Speech at Conference "Reflections" 2008 - Education and Attracting Talent in Hong Kong - Cambridge University Hong Kong and China Affairs Society
12 July 2008 (Saturday)
Conference "Reflections" 2008
Education and Attracting Talent in
Speech by Mr. Michael M Y Suen, GBS, JP
Secretary for Education
Ladies and Gentlemen,
I am delighted to join you this morning.
Let me first thank the organiser, the
I have chosen the title “Enhancing English Language Proficiency – A Key to Global Competitiveness”. It is a subject that concerns not only you as individuals but also the future of Hong Kong as
In June, I attended the fourth Asia Pacific Economic Cooperation Education Ministerial Meeting in
One of the meeting’s resolutions was that member economies should give priority to strengthening the learning of foreign languages so as to foster trade and international exchange in general. In this respect, most APEC economies regard proficiency in English as crucial to staying competitive in the global world.
On this, we see eye to eye with our counterparts in the region.
With our prime location in the heart of Asia and as the southern gateway to
I don’t think I need to further emphasise the importance of English to
In the next 15 minutes, I am going to share with you what we have done and what we will do to enhance our young people’s English standard.
To start with, let us look at how our students are doing.
A month or so ago, I visited a Chinese-medium primary school in Tai Po. I was particularly impressed by how the Primary 2 and Primary 5 students confidently spoke up in English despite having some uncertainties about their pronunciation. Afterwards, I chatted with some of the students and they were able to use English to communicate with me without much difficulty. The students even interviewed me in English for their school newspaper.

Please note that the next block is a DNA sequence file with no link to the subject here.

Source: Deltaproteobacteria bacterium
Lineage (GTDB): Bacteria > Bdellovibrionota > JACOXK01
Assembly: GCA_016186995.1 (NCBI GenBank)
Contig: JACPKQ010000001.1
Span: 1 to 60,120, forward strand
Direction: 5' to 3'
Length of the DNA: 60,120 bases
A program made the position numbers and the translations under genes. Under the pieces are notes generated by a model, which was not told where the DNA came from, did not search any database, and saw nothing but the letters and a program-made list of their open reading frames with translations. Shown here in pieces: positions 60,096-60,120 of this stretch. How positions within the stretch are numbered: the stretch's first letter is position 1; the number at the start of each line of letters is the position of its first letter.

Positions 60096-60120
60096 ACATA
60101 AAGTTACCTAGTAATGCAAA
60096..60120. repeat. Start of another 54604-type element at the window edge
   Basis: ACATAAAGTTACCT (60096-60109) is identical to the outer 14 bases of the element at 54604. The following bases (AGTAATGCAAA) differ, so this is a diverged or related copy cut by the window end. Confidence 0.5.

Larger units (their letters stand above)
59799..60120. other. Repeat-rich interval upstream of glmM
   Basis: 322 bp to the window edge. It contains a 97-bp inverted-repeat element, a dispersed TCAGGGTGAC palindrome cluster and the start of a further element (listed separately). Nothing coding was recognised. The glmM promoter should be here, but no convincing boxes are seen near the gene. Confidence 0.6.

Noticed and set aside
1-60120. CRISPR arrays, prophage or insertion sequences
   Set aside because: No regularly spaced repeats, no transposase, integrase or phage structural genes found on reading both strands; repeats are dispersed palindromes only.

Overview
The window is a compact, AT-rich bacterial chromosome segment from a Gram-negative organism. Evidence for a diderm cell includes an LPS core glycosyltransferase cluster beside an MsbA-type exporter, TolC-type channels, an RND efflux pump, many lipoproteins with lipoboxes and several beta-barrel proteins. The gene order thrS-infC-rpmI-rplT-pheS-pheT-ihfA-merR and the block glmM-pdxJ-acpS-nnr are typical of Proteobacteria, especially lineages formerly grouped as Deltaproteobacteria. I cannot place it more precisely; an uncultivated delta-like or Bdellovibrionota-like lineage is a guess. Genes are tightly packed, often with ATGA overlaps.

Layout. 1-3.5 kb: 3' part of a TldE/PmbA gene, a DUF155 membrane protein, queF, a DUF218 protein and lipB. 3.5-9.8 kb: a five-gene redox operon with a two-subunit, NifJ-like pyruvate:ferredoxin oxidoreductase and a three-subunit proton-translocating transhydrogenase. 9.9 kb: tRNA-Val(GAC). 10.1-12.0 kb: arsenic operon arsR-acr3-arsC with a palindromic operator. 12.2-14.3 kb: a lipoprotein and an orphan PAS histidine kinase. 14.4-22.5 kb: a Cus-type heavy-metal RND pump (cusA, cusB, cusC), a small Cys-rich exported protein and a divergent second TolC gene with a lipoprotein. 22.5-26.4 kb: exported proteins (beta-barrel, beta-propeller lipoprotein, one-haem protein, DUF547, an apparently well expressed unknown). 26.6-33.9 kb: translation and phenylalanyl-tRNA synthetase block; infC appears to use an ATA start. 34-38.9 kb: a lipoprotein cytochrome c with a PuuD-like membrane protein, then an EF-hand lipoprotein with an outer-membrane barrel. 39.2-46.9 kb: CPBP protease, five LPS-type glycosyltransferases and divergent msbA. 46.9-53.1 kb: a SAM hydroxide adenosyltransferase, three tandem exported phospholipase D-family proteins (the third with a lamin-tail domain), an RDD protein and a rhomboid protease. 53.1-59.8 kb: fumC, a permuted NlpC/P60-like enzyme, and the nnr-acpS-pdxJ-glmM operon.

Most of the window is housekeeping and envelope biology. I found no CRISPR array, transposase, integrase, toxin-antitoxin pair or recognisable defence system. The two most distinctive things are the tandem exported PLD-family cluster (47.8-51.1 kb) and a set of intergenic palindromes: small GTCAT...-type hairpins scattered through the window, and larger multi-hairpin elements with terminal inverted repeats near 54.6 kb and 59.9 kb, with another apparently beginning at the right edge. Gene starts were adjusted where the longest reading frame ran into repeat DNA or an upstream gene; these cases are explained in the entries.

What I saw was really encouraging, particularly as I am given to understand that they seldom speak English at home. Their English language attainments owe very much to the skill and advice of their principal and teachers.
I am very pleased to find such high quality English teaching in our public school sector.
I am happy to note also the findings of a recent HKU study, which shows that our top Primary Four students read English to a higher standard than the average child around the world reads his or her mother tongue.
However, I did not find such high levels in each and every public sector school. In some of the schools I have visited, there is certainly room for improvement in encouraging students to learn and use English.
To strengthen teaching and learning of English in schools, we need to focus our efforts on three major areas: the development of a diversified English Language curriculum, the enhancement of teachers’ professional capacity and the provision of an English-rich environment. These are the crucial areas that we should work on.
Development of a flexible English Language curriculum
First, the English language curriculum. Since the launch of our curriculum reform in 2001, we have put in place a flexible English language curriculum at both primary and secondary levels to develop students’ proficiency for work, study and leisure. The aim is to help students increase their mastery of grammar structures, communicative functions, vocabulary and text-types.